We can improve how we respond to women (all living breathing humans) in distress. 🖤 Those who still suffers and, often, suffering secretly. But also teenagers, I meet often many in distress and anxiety.
It is important we learn their names and stories. It should not take years. Children and teenagers, should only be concerned about homework and whats for dinner. Thats what I told to the Justice department.
Grieving is an important way to say goodbye to a loved one. Painful as it is, it’s a way to remember that you have felt love. Grieving is an important direction towards healing. It doesn’t mean to forget, it only means when time is right, you are ready to give the love you had, to someone else.
You are not replacing. You are starting to understand the meaning of unconditionally love.
When it was time to say goodbye to Gummibear, our beloved rescue horse, was it important to have my children present. Their schools understood when I wrote and explained.
The children and I picked wild flowers while talking about life and death. Not to fear, however, dare to feel, and let go.
There is no ending. Only a new beginning, somewhere else, where the grass is greener.
You are the creator of this moment. It is your path, no one else. It is your reaction, how you want to react, no one else.
The energy flows around and through. Constantly. Even the day you leave your shell (body) wanders your energy another place.
For survival, we need to be aware. It is like reading the weather. We read the moment, the life, the situation. It is not about that something could go wrong, it is about things going right. That’s Amore!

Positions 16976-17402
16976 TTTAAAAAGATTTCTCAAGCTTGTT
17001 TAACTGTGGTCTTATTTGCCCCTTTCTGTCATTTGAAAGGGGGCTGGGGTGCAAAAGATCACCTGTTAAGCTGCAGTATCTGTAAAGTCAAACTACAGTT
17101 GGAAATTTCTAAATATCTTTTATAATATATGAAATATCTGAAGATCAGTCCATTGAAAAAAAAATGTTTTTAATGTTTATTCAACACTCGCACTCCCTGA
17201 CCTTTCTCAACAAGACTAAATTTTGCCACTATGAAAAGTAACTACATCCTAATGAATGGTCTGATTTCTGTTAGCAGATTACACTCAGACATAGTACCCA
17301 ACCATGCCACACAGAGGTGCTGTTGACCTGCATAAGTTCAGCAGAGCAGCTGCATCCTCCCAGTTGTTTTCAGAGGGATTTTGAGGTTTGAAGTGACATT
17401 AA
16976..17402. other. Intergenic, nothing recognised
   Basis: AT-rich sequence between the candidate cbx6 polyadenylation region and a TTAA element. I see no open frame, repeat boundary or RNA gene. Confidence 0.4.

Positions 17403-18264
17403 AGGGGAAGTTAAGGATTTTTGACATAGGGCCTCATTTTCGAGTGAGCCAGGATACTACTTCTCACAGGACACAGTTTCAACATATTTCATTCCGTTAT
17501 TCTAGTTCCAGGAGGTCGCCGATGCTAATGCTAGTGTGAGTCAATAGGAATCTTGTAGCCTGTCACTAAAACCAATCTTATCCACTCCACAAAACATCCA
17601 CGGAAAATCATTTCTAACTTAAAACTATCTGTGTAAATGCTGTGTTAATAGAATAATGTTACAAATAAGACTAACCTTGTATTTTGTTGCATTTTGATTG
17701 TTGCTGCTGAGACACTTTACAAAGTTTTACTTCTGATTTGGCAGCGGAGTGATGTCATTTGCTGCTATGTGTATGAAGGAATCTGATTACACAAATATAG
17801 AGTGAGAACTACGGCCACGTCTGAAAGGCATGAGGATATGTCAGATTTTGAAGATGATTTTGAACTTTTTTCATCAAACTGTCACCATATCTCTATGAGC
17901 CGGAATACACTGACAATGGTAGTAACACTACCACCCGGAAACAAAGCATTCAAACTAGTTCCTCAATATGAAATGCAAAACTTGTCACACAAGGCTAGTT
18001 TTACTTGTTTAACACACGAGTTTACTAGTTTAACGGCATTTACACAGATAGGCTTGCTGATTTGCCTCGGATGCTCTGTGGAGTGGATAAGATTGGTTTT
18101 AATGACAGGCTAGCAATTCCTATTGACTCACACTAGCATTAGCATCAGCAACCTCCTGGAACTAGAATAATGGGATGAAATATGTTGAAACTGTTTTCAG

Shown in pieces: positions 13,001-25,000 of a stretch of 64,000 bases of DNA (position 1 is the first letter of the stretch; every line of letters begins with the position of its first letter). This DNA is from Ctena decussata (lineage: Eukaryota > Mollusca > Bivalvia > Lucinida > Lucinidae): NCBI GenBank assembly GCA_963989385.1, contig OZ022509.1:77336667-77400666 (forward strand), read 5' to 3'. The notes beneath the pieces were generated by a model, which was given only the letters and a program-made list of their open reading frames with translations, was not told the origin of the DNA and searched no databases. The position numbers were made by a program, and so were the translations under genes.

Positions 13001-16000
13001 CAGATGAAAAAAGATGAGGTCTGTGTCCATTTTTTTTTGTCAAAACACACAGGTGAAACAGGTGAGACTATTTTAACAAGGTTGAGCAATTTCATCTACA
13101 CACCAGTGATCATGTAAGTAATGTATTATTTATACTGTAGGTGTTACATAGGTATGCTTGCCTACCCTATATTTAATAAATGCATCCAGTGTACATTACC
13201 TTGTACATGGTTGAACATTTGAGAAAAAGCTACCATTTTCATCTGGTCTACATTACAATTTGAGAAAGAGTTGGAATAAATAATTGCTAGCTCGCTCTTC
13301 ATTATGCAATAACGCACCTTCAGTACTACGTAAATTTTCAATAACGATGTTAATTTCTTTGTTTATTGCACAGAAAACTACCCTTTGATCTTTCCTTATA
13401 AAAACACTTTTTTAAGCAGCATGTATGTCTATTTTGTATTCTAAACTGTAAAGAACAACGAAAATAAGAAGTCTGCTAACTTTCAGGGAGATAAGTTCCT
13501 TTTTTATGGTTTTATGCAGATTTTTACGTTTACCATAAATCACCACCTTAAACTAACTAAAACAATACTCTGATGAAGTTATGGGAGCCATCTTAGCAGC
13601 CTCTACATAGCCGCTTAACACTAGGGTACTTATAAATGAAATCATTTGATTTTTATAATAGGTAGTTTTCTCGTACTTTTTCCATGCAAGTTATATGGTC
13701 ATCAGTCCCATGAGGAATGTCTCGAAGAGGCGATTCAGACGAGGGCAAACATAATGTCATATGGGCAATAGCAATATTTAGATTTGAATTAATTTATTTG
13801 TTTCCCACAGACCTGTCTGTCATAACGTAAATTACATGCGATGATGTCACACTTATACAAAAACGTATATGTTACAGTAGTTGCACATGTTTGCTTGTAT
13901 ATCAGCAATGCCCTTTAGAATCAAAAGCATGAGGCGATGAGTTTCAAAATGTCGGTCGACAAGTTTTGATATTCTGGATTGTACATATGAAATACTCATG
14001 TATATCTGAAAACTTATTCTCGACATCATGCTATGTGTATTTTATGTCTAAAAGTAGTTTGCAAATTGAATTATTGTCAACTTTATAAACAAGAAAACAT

Southern Italy 2010 –Olivia is five years old and Max is three years old.
Having children can often be a great and wonderful challenge. Children dare to be more outspoken, and in every conceivable situation. Also I have noticed when I give the children what I think is ‘good’ advice it is really me who should listen extra carefully and follow it instead.
Since I am not much better at keeping my own room in order though I desperately try…or do I, honestly?
One day the children and I went to the veterinary clinic with a sick dog we had picked up from the streets. His name was Lui, the locals told us. The dog was older and had been ‘happily’ homeless for several years. However, now he had problems with his joints after so many nights out in the cold. The dog Lui had also an internal disease, which had to be kept under control with medication. The children and I could offer Lui the following: a warm dog bed, good nutritious food, and the right medicine. Not to mention all the love we would pour over him. His last year would and should be good, we promised him. The vet welcomed us without looking me in the eyes.
Max, my son, protested loudly that one should always look into one’s the other’s eyes when greeting. Abashed, I smiled at the vet.
While the vet examined Lui, I updated him about the dog’s background.
“I don’t understand all these people who rescue sick dogs!” the doctor muttered.
When I was on my way to protest, he put the stethoscope in his ears.
I bit my tongue, smiling towards my children who looked like two small question marks.
“In my opinion this dog would never live!” exclaimed the vet. “You collect a lot of sick animals.” he continued.
My daughter Olivia looked at him with her wise blue eyes and replied calmly,
“And you collect a lot of negative thoughts. My mother always says that no one should collect such thoughts!”